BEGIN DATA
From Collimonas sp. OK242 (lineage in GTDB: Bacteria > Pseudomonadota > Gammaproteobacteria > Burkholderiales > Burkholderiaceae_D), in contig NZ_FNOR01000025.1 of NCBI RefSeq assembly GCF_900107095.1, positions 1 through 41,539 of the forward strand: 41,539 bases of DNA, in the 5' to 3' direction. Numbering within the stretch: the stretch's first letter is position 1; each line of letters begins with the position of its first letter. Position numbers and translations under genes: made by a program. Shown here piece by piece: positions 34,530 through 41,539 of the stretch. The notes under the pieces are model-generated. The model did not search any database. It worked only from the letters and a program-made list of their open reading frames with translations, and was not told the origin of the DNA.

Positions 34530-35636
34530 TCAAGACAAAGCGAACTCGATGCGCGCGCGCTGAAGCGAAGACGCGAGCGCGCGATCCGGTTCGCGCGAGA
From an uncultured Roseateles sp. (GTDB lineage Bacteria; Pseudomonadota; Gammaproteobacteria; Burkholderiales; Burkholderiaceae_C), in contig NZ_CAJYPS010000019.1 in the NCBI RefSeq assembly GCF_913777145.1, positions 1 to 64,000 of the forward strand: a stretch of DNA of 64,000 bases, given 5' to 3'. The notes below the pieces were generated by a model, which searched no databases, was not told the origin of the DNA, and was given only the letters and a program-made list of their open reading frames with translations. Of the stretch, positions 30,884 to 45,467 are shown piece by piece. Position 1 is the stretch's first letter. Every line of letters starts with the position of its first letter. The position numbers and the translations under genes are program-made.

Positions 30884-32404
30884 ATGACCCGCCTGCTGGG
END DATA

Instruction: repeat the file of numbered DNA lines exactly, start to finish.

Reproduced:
From Collimonas sp. OK242 (lineage in GTDB: Bacteria > Pseudomonadota > Gammaproteobacteria > Burkholderiales > Burkholderiaceae_D), in contig NZ_FNOR01000025.1 of NCBI RefSeq assembly GCF_900107095.1, positions 1 through 41,539 of the forward strand: 41,539 bases of DNA, in the 5' to 3' direction. Numbering within the stretch: the stretch's first letter is position 1; each line of letters begins with the position of its first letter. Position numbers and translations under genes: made by a program. Shown here piece by piece: positions 34,530 through 41,539 of the stretch. The notes under the pieces are model-generated. The model did not search any database. It worked only from the letters and a program-made list of their open reading frames with translations, and was not told the origin of the DNA.

Positions 34530-35636
34530 TCAAGACAAAGCGAACTCGATGCGCGCGCGCTGAAGCGAAGACGCGAGCGCGCGATCCGGTTCGCGCGAGA
From an uncultured Roseateles sp. (GTDB lineage Bacteria; Pseudomonadota; Gammaproteobacteria; Burkholderiales; Burkholderiaceae_C), in contig NZ_CAJYPS010000019.1 in the NCBI RefSeq assembly GCF_913777145.1, positions 1 to 64,000 of the forward strand: a stretch of DNA of 64,000 bases, given 5' to 3'. The notes below the pieces were generated by a model, which searched no databases, was not told the origin of the DNA, and was given only the letters and a program-made list of their open reading frames with translations. Of the stretch, positions 30,884 to 45,467 are shown piece by piece. Position 1 is the stretch's first letter. Every line of letters starts with the position of its first letter. The position numbers and the translations under genes are program-made.

Positions 30884-32404
30884 ATGACCCGCCTGCTGGG